The U.S. Food and Drug Administration (FDA) first approved atezolizumab (Tecentriq®) in 2016, but it received additional approvals when used in combination treatments for locally advanced or metastatic triple negative breast cancer (TNBC) and small cell lung cancer (SCLC) in March 2019.
Atezolizumab’s new indication in combination with protein-bound paclitaxel for TNBC in patients who have not received prior chemotherapy for metastatic disease was evaluated in IMpassion130, a multicenter, international, randomized, double-blinded placebo-controlled trial. And its new use with carboplatin and etoposide in the treatment of SCLC was evaluated in IMpower133, a randomized, multicenter, double-blind, placebo-controlled trial.
Immunotherapy/programmed death-ligand 1 (PD-L1) blocking monoclonal antibody (checkpoint inhibitor)
FDA approved two new indication for atezolizumab in March 2019: TNBC and SCLC. It was previously approved for urothelial carcinoma and non-small cell lung cancer.
TNBC: Atezolizumab is indicated for use in combination with protein-bound paclitaxel for the treatment of adult patients with unresectable locally advanced or metastatic TNBC whose tumors express PD-L1 (PD-L1 stained tumor-infiltrating immune cells of any intensity covering at least 1% of the tumor area), as determined by an FDA-approved test. The indication was given accelerated approval based on progression-free survival.
SCLC: Atezolizumab is indicated for use in combination with carboplatin and etoposide for the first-line treatment of adult patients with extensive-stage SCLC.
Dosing and Administration
TNBC: 840 mg via IV over 60 minutes, followed by 100 mg/m2 protein-bound paclitaxel. For each 28-day cycle, atezolizumab is administered on days 1 and 15 and protein-bound paclitaxel is administered on days 1, 8, and 15.
SCLC: 1,200 mg IV over 60 minutes every three weeks. Administer atezolizumab prior to chemotherapy when given the same day.
Additional administration instructions:
- If the first infusion is tolerated, all subsequent infusions may be delivered over 30 minutes.
- Do not co-administer other drugs through the same IV line.
- Do not administer as an IV push or bolus.
The following reactions are for the combination treatments with the two new indications. Additional adverse reactions when used as a single agent can be found in the package insert.
TNBC: The most common adverse reactions (reported in at least 20% of patients) with atezoluzimab in combination with protein-bound paclitaxel are alopecia, peripheral neuropathies, fatigue, nausea, diarrhea, anemia, constipation, cough, headache, neutropenia, vomiting, and decreased appetite.
SCLC: Most common adverse reactions (reported in at least 20% of patients) with atezoluzimab in combination with other antineoplastic drugs are fatigue/asthenia, nausea, alopecia, constipation, diarrhea, and decreased appetite.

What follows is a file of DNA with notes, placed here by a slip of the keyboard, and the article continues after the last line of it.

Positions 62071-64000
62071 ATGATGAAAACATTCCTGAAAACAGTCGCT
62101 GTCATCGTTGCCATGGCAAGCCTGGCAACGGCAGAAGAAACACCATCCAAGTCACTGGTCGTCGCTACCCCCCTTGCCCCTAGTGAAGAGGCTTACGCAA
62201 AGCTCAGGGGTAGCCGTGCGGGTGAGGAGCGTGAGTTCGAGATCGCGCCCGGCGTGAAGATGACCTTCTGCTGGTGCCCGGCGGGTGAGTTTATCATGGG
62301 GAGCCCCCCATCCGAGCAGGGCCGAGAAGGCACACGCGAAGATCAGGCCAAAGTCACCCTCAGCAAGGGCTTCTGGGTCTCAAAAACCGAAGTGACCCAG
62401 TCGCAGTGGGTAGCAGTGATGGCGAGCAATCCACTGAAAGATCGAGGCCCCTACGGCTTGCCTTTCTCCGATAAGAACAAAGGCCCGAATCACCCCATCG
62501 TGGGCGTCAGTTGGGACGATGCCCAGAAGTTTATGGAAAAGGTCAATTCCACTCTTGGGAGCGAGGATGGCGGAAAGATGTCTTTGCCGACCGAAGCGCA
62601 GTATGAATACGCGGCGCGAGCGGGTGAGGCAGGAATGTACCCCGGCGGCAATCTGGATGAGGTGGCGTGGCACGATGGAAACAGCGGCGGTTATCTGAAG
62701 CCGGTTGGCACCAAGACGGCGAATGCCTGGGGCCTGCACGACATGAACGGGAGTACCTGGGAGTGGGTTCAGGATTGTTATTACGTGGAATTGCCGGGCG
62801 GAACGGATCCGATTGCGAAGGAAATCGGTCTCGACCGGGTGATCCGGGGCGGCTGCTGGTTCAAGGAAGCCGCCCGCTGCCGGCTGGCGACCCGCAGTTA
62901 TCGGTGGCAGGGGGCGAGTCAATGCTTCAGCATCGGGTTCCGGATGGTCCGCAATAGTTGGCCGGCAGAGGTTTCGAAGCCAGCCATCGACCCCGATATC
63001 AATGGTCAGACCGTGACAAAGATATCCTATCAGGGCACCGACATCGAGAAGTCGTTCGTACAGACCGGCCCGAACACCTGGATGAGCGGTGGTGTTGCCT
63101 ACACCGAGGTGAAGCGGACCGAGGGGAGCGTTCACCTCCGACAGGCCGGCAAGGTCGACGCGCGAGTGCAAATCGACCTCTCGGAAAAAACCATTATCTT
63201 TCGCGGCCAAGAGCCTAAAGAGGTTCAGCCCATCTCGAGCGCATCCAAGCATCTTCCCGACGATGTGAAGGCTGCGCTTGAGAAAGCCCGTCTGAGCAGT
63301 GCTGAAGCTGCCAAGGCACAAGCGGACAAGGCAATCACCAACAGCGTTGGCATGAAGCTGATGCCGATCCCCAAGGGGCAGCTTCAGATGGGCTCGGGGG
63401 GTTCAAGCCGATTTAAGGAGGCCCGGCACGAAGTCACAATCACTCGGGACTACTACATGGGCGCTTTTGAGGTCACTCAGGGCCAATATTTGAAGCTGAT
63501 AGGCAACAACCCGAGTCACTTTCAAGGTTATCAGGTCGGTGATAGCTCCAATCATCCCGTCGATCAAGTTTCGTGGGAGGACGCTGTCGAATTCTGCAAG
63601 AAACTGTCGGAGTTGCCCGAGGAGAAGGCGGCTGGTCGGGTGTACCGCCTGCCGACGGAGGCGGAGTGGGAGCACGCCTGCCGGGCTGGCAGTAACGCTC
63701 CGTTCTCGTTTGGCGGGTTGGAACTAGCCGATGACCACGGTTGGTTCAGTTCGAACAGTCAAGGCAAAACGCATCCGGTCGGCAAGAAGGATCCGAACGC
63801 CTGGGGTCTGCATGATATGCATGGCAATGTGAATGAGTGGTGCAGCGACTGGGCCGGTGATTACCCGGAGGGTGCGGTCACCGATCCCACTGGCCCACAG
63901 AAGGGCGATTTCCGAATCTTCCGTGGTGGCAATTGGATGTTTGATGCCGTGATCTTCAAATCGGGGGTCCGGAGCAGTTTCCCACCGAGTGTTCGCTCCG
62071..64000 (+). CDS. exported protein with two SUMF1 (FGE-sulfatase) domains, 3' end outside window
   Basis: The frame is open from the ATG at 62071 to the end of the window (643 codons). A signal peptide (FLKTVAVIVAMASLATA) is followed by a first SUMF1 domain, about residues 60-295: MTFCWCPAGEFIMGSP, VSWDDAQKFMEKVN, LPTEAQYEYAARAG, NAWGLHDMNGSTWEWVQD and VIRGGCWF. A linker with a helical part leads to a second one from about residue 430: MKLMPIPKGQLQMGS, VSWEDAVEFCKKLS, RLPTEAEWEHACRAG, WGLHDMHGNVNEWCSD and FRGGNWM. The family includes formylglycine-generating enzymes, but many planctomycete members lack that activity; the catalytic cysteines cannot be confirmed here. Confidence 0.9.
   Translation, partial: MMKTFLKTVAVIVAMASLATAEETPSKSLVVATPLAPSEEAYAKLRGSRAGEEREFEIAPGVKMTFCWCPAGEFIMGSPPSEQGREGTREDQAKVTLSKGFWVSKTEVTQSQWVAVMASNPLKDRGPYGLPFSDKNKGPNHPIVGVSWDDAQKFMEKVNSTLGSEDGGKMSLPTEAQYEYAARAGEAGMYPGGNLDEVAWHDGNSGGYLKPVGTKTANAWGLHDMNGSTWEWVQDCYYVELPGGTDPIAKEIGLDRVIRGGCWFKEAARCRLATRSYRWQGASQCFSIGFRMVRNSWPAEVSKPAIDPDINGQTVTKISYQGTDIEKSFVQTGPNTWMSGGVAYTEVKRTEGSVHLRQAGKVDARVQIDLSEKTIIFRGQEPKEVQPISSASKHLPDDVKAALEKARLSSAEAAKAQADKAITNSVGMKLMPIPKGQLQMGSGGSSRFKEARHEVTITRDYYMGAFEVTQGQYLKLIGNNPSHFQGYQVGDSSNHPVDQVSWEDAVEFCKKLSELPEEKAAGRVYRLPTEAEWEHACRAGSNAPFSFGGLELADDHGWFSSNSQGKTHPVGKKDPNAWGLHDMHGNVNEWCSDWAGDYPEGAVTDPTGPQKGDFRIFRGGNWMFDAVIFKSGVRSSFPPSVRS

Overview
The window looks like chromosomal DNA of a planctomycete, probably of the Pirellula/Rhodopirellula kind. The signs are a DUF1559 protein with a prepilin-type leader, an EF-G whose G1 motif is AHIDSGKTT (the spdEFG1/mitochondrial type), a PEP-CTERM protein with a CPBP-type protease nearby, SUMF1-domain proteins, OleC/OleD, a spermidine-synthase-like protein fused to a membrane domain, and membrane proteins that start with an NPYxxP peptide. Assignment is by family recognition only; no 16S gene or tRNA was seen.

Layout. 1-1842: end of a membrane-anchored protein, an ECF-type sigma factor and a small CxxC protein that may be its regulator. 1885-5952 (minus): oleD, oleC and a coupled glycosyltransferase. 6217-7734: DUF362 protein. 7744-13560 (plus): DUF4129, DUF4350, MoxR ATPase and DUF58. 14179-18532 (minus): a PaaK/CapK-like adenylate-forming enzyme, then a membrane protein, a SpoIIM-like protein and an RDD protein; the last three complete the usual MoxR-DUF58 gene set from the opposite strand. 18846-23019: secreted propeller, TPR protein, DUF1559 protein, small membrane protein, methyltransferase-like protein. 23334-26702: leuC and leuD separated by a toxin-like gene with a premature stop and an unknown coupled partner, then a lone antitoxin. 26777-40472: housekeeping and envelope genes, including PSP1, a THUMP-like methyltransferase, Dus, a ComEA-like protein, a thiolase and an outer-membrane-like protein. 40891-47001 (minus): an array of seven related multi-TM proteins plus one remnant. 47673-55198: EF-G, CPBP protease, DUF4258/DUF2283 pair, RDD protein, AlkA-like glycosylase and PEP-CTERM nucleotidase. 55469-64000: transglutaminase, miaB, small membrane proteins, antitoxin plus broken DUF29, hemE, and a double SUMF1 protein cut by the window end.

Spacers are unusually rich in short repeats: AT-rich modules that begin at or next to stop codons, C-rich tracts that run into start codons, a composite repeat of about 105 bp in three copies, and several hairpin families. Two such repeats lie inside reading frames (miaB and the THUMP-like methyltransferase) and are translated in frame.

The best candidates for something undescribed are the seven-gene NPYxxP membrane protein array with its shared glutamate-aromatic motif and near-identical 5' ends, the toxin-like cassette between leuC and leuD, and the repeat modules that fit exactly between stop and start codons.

Monitor for immune-mediated adverse effects, including pneumonitis, hepatitis, colitis, and endocrinopathies (hypophysitis, changes in thyroid function, adrenal insufficiency, and hyperglycemia). Additionally, monitor for infection. The therapy may need to be withheld or discontinued permanently based on the severity of adverse effects.
Infusion reaction can occur, and infusion should be interrupted, slowed, or permanently discontinued based on the severity of the reaction (see package insert for dosage modifications).
Atezolizumab can cause fetal harm; advise women of reproductive potential of the possible risk to a fetus and to use effective contraception during treatment and five months following the last dose. Women of childbearing potential should have a pregnancy test before beginning treatment. In addition, women receiving atezolizumab should not breastfeed their children during treatment and for five months after their last dose.
Drug-Drug and Drug-Food Interactions
The drug interaction potential of atezolizumab is unknown.
- Include information about all adverse reactions, especially immune-related, as well as monitoring and management instructions for those adverse reactions.
- Provide instructions on when and who to notify if an adverse reaction occurs.
- If patients are women of childbearing age, include information on using effective contraception during treatment and five months following their last dose and to avoid breastfeeding their children during treatment and five months following their last dose.
No overall differences in safety or effectiveness were observed between patients aged 65 years or older and younger patients.
Atezolizumab is considered a hazardous drug because it can cause embryo-fetal toxicity and may impair fertility in females of reproductive potential.
Patient Assistance Programs
Patient assistance may be available at Tecentriq's® website.